Let’s look at the power laws, derived from Ohms LaW
P=VxI (P is power in watts, V is voltage, and I is current in amps).
Let’s say our EV has a 20kw motor ie 20000W running at 600vDC (this would be a fairly small one btw) By spinning terms around, we get I=P/VI= 20000/600= 33A- not a huge current and easily carried by a cable about the size of your little finger.
Now let’s do the same using a single cell EV battery- so 3.7vI= 20000/3.7= 5405A
It’s huge—and so are the cables needed to carry it.
We need four of them in parallel to carry the current… or a ‘wire’ that’s as thick as most people’s thighs
– Originally Answered by Stephen Dudley on Quora
India’s Position in manufacturing Lithium Ion Battery Cells?
A company called ‘Log9 Materials’ has come forward to manufacture cells locally with their innovative material selection and sourcing.
The firm is launching tropicalized ion battery (TiB) backed by LFP and LTO chemistries. When it comes to LFP, we have huge reserves of rock phosphorus, graphite, copper, iron, and aluminum. When it comes to LTO, we have titanium, aluminum, and huge reserves of manganese that can go into the cathode.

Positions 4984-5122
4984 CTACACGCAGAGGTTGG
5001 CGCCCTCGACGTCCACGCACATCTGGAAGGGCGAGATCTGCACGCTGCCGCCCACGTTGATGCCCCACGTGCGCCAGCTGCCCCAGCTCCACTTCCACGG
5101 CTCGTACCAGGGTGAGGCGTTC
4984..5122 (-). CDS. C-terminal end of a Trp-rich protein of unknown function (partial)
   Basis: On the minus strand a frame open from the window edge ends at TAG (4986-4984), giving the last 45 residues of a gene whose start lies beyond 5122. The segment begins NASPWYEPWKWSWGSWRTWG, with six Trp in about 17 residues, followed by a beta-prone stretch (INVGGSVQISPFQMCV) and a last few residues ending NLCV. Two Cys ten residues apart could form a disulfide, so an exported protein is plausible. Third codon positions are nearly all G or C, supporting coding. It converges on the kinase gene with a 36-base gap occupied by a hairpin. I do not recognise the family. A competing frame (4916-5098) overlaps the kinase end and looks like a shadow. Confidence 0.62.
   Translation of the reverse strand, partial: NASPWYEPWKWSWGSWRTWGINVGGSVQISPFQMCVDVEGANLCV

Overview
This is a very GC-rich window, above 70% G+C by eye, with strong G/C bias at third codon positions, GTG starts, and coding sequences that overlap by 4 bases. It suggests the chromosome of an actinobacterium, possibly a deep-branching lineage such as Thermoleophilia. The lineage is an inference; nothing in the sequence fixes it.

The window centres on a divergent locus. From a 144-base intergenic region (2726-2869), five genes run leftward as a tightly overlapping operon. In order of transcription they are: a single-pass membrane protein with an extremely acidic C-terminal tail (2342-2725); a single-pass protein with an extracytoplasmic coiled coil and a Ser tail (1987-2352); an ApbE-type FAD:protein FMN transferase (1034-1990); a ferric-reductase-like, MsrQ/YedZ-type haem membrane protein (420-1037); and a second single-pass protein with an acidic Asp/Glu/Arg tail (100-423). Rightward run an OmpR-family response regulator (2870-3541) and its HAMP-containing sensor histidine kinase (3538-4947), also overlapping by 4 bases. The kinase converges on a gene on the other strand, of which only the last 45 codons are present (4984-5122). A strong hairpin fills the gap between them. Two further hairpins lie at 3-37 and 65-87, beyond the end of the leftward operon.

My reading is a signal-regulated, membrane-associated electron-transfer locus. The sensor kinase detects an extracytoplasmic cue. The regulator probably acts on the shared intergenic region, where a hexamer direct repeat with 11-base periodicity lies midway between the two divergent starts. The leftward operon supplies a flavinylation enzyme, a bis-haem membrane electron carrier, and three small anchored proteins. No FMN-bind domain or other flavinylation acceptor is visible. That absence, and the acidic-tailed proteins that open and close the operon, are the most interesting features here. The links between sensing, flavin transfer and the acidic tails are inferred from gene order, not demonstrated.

LTO offers longer life and rapid charging whereas LFP has an upper hand on cost efficiency and durability. A combination of these two can fill the void for the perfect battery in an EV battery.
But where this company is going to get the Lithium from?
Log9 is procuring the material from a company named ‘Metastable’ pioneering in Lithium recycling process that enables more than 90% recovery of material from Li-ion cells.
A big step toward self-reliance, answering the inadequate Lithium reserves.
On the other hand, Sodium-ion batteries are emerging as a viable alternative to lithium-ion technology. Industrial giants CATL and Reliance Industries, following the acquisition of UK-based sodium-ion specialist Faradion, are bent on bringing the technology out of the lab and into mass production.
Sodium-ion batteries offer superior environmental benefits and are available at much cheaper prices compared to their Lithium counterparts. The availability of abundant sodium resources will also contribute to its generalization.
The hope is that these technologies will pave the way for in-house manufacturing, and allow more companies to innovate and develop locally manufactured battery cells that can sustain India’s diverse drive cycles and climatic conditions.